"Barry has always had the role of being the public relations guy on the board," said the board's vice chair, Jill Zurschmeide, who served on the board with Albertson for 10 years. "As long as I've known him, he's been the guy in the yellow jacket who goes to the theater events and the sporting events, who interacts with the community a lot. It's the role that he likes."
In addition to putting a recognizable face on the board, Albertson also brought what Stark Haydon called an "anti-status quo approach to school board service."
"He always questions everything that the district is doing," Zurschmeide said. "A lot of times, he asks the really deep, community-relations questions. The community will want to know what we're doing about the bond. He asks the question, so that the community will know the question's being asked."
Albertson admits to being opinionated — he's written dozens of columns for The Times over the years, and said that he is, "definitely not a politician. Being trained as a scientist, I tend to tell people what I think and why, and any decent politician will not do that."
He said that one of the most rewarding experiences he had as board member were the many occasions he visited or substitute taught a Tigard or Tualatin High class (Albertson got his teaching license after joining the board), and a student told him something that changed his view about a relevant topic.
"You hear about things at school board meetings, but the kids will really tell you what's going on," Albertson said. "I think I've gained the trust of the kids. And if they think I'm completely off base, I want them to tell me that."
Last year, he wrote a column in The Times suggesting that year-round school and a fifth year of high school would be positive changes for the district to consider. A high school class he visited soon after took to those ideas, "like screen doors on a submarine," Albertson said.
"A lot of them really plan on and bank on the jobs they have in summer," he said. "If they were in school and couldn't count on those full-time jobs, it would wreck their economic forecast for saving for college or a car… that's what I want kids to tell me."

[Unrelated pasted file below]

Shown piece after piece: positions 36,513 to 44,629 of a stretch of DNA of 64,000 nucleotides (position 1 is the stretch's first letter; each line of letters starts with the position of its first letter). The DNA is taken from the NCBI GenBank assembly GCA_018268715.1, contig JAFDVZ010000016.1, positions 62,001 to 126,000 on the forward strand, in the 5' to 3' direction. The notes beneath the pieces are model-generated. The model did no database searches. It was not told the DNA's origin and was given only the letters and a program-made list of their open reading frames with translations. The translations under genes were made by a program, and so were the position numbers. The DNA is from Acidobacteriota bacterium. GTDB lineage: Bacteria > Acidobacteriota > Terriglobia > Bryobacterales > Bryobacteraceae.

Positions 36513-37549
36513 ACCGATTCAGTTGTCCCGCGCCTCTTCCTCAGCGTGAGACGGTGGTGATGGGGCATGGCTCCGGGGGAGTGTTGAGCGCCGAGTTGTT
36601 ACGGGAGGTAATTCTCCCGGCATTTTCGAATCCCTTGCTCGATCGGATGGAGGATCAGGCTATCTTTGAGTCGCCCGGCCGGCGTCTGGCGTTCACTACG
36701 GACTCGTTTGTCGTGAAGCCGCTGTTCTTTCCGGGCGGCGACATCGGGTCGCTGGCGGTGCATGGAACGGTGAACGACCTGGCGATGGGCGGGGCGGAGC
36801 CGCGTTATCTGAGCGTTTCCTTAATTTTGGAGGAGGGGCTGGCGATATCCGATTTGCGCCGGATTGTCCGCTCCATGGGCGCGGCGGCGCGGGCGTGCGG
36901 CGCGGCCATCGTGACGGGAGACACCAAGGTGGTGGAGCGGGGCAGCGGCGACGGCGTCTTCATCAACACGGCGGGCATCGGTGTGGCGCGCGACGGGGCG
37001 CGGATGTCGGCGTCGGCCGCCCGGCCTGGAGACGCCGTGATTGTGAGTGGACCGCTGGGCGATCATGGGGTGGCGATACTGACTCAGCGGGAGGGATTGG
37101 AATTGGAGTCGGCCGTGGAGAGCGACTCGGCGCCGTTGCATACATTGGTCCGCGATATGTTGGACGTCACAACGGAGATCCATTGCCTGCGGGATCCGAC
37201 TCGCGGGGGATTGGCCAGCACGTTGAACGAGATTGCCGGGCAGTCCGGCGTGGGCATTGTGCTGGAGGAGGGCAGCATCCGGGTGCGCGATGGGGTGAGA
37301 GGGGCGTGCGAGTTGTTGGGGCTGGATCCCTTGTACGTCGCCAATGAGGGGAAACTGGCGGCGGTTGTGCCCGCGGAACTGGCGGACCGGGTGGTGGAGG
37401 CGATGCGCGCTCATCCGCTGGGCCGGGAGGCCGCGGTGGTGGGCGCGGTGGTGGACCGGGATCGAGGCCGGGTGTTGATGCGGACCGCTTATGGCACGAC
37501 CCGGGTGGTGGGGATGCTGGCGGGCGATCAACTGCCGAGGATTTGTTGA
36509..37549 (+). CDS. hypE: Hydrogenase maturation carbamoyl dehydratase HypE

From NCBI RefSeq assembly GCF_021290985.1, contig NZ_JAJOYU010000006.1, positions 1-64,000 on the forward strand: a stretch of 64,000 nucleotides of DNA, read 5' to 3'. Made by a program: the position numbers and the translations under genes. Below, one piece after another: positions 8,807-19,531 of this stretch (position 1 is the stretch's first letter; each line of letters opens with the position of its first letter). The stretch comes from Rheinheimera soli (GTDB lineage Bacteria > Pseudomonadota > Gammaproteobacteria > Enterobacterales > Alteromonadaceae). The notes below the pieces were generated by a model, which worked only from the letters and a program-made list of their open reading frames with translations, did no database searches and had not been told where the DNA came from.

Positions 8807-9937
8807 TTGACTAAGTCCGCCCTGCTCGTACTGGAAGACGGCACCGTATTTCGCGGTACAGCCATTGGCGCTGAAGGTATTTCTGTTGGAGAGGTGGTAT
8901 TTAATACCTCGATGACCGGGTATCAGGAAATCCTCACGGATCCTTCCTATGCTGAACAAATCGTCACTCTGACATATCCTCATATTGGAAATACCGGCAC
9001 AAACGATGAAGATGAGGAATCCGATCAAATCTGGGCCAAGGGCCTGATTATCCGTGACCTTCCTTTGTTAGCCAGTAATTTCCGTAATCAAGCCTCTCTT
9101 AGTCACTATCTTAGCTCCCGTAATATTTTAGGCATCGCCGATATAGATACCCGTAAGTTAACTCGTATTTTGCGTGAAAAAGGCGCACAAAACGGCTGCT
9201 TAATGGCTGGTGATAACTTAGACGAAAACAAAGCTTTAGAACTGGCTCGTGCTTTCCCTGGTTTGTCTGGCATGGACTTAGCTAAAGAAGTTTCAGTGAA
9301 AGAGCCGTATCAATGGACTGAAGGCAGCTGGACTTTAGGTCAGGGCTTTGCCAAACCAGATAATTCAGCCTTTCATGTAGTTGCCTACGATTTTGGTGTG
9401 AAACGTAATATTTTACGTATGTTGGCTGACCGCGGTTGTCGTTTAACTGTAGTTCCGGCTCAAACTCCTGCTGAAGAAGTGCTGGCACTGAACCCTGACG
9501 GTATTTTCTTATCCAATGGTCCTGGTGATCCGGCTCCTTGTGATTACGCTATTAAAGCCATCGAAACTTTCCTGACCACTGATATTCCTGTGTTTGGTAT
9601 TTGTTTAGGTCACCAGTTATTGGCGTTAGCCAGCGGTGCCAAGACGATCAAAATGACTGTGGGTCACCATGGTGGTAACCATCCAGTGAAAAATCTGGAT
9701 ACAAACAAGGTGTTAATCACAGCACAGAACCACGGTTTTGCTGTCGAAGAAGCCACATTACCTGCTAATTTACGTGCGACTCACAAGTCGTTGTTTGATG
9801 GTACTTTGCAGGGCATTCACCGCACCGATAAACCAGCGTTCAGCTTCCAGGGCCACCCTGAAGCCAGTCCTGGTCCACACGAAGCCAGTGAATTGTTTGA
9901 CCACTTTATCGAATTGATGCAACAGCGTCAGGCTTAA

School board members are not paid for their contributions to the district — at least, not in the traditional sense. But Albertson said his annual "pay day" comes every June, when Tigard High and Tualatin High hold graduation ceremonies.
"For those kids that finish and hopefully they're on their way to doing whatever they want to do, that's the big bonus," he said. "That's the big paycheck for me."
Albertson is now having a graduation-like moment of his own, as he is no longer a school board member as of July 1.
"My first flip answer is, board meetings are going to be a lot shorter," Zurschmeide said when asked what the board will be like in Albertson's absence.
Albertson said he did enjoy delving into each topic and going "until the cows come home" at evening board meetings — which sometimes meant past midnight.
So what will Albertson do with his new free time? He will stay on at the Fanno Creek Clinic, and he and his wife recently bought a new home in Sherwood that sits on a five-acre plot, which he said they look forward to landscaping themselves
"That's our therapy, and that's what we like to do," he said. "We may not be professionals, but we enjoy it."
A few friends have suggested Albertson run for the state Legislature, but he joked that he'd, "last about five minutes up there."
He doesn't plan to attend board meetings, so as to give the new board members the chance to make their own decisions. Sharon Fox will take Albertson's seat on the board, and Karen Emerson will replace board member Dana Terhune.
"The new board members have their work cut out for them," Albertson said, referring to the 2016 district bond construction projects that are beginning to get underway.
"But it's not supposed to be easy."